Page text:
So, my question is this: given Collingwood's concern with language, and his idea about how the artist expresses a common experience of the people in society, is it possible that what the artist is expressing is his feelings about the status function declarations that are framing his experience in society? Is the artist perhaps the person who discovers how his emotions are structured by his surrounding social environment, which is constituted by status function declarations?

My inkling at this point is that these questions are inadequate. I haven't yet finished The Principles of Art. I have about 50 pages left. I know that there is a relationship between what Collingwood is saying and what Searle said that needs to be articulated. But I can't do it yet. But given what Collingwood says about language, and the artist's relationship to society, it seems undoubted that Searle's work on the structure of human civilization has to have some implications for Collingwood's theory of art, which extends far into life.

Another thing: I think that Searle's work definitely has huge implications for what I have written about as 'The Genealogy of the Modern Mind'. Basically, if I am talking about how a theory of mind needs to be constructed in light of social/historical knowledge, then wouldn't this notion of status function declarations be useful in articulating precisely what sort of social information needs to be taken into account in order to construct a genealogical theory of mind? If I am saying that we need to think about how history structures minds, then doesn't this idea of status function declarations let us understand exactly what the structure of minds is? I think so. Very curious. Searle will likely be of great use to me.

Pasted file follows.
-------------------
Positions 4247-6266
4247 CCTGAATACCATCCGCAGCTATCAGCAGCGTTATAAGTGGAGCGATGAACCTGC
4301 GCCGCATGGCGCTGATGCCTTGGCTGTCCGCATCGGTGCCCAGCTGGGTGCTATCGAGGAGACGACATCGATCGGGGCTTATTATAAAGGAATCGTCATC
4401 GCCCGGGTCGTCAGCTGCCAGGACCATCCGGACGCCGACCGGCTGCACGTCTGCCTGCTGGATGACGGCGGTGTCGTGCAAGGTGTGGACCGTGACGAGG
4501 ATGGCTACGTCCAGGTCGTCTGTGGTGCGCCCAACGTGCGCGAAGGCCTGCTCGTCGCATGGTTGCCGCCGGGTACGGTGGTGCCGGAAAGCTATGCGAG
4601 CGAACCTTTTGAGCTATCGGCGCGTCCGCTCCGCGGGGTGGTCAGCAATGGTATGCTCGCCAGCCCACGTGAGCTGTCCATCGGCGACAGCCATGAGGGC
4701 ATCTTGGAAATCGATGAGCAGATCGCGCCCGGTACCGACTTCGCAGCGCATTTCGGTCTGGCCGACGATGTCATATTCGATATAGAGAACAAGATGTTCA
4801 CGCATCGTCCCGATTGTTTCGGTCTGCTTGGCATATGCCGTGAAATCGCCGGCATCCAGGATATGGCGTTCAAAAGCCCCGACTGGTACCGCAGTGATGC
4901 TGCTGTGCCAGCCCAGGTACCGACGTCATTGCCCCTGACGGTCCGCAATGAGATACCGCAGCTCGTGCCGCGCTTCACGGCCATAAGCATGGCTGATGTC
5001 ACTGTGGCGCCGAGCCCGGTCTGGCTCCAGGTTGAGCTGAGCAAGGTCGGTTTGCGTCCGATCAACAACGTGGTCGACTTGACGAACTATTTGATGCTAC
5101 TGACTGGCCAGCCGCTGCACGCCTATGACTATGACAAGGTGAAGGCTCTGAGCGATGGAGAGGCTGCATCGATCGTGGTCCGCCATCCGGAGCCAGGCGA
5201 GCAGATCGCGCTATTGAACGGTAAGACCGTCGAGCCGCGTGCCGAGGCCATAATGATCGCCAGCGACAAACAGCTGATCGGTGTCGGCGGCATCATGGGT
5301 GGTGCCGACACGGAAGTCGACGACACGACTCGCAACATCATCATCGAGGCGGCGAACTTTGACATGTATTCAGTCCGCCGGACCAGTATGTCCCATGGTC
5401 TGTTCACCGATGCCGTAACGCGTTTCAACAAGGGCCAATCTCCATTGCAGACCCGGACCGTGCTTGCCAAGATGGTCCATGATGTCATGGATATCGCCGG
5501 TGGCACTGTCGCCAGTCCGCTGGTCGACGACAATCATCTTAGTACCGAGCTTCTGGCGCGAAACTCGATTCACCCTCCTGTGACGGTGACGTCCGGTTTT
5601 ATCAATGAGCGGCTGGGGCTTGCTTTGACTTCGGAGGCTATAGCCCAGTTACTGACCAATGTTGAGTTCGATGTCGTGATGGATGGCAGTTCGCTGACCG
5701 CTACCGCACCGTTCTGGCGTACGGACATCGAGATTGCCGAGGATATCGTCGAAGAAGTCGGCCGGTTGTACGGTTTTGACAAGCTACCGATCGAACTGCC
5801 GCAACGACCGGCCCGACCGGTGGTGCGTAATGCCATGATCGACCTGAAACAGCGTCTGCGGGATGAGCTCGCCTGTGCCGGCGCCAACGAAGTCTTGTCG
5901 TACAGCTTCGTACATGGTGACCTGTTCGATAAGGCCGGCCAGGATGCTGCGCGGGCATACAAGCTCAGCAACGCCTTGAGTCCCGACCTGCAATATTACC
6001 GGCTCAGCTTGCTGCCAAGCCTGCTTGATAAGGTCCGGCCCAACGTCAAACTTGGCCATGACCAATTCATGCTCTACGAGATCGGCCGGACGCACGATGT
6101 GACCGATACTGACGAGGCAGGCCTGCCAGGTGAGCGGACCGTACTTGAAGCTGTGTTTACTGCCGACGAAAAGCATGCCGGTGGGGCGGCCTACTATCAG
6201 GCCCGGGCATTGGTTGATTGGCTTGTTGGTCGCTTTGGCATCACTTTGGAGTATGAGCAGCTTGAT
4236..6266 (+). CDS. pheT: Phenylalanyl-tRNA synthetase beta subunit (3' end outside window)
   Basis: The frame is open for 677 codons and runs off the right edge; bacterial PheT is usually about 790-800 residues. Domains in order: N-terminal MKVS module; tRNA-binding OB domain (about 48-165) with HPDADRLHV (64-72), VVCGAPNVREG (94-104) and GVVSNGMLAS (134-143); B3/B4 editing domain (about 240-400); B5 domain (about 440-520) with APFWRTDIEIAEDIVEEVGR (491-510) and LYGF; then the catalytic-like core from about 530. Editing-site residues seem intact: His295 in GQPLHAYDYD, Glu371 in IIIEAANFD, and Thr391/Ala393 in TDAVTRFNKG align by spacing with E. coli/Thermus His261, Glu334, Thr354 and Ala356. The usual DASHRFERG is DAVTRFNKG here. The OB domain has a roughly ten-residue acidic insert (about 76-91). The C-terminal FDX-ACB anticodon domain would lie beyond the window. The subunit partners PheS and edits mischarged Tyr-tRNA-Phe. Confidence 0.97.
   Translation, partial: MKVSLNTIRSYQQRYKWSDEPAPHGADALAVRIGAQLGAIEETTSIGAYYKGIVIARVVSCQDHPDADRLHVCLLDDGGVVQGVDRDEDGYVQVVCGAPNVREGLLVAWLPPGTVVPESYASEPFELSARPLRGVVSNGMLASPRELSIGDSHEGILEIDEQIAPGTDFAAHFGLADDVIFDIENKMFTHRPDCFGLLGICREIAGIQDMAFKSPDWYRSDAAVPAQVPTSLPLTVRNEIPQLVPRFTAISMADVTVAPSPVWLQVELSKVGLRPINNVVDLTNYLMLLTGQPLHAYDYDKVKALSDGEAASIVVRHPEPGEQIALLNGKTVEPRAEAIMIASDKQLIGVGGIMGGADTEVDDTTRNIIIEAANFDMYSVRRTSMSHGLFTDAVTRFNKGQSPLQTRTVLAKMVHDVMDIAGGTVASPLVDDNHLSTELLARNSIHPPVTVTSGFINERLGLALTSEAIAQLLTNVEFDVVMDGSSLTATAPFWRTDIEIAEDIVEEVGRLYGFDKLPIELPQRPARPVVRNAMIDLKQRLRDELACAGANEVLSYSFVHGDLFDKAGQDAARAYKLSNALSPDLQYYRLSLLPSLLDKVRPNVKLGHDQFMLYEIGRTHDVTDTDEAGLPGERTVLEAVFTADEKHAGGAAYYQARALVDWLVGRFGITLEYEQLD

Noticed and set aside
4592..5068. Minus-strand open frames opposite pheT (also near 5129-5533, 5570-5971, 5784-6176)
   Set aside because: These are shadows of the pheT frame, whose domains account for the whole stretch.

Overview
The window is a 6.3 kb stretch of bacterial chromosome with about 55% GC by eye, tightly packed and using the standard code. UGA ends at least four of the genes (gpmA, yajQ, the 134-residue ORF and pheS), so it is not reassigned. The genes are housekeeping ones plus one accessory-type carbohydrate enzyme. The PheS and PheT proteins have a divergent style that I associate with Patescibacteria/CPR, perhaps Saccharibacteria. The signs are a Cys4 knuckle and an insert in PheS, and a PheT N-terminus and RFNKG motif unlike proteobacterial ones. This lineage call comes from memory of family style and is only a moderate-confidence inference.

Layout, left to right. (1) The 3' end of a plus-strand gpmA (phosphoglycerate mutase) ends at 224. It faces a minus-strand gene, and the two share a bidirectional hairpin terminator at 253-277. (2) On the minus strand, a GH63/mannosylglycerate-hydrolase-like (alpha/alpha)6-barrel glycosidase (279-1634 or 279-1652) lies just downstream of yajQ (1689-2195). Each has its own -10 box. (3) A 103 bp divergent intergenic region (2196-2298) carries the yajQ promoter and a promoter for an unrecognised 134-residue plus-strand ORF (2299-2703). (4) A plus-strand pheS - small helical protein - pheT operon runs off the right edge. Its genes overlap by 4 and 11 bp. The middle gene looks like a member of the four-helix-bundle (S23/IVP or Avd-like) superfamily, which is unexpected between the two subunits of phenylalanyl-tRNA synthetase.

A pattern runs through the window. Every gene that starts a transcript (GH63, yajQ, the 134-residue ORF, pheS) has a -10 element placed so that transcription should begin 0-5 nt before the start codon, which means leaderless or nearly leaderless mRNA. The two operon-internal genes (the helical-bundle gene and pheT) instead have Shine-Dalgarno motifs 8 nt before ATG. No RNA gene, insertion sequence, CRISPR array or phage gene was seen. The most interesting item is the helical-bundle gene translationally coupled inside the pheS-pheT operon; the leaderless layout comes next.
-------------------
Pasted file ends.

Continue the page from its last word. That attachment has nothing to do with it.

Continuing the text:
Jesus. I sure do have a lot of weird ideas right now that I can't track down very clearly. My thinking is evolving in weird directions right now. Very exciting directions.

Calm it down now. That was a freestyle. Just wait til I sit my ass down and really write it. LOL just a little R. Kelly there. I was listening to that part of a song and it seemed appropriate.

When I really get around to studying and writing this stuff it will be great. But right now these are all vague connections that I am starting to see bubble up. I'll articulate them in the next few weeks hopefully.

I cannot wait to see how Collingwood wraps up The Principles of Art. Hot.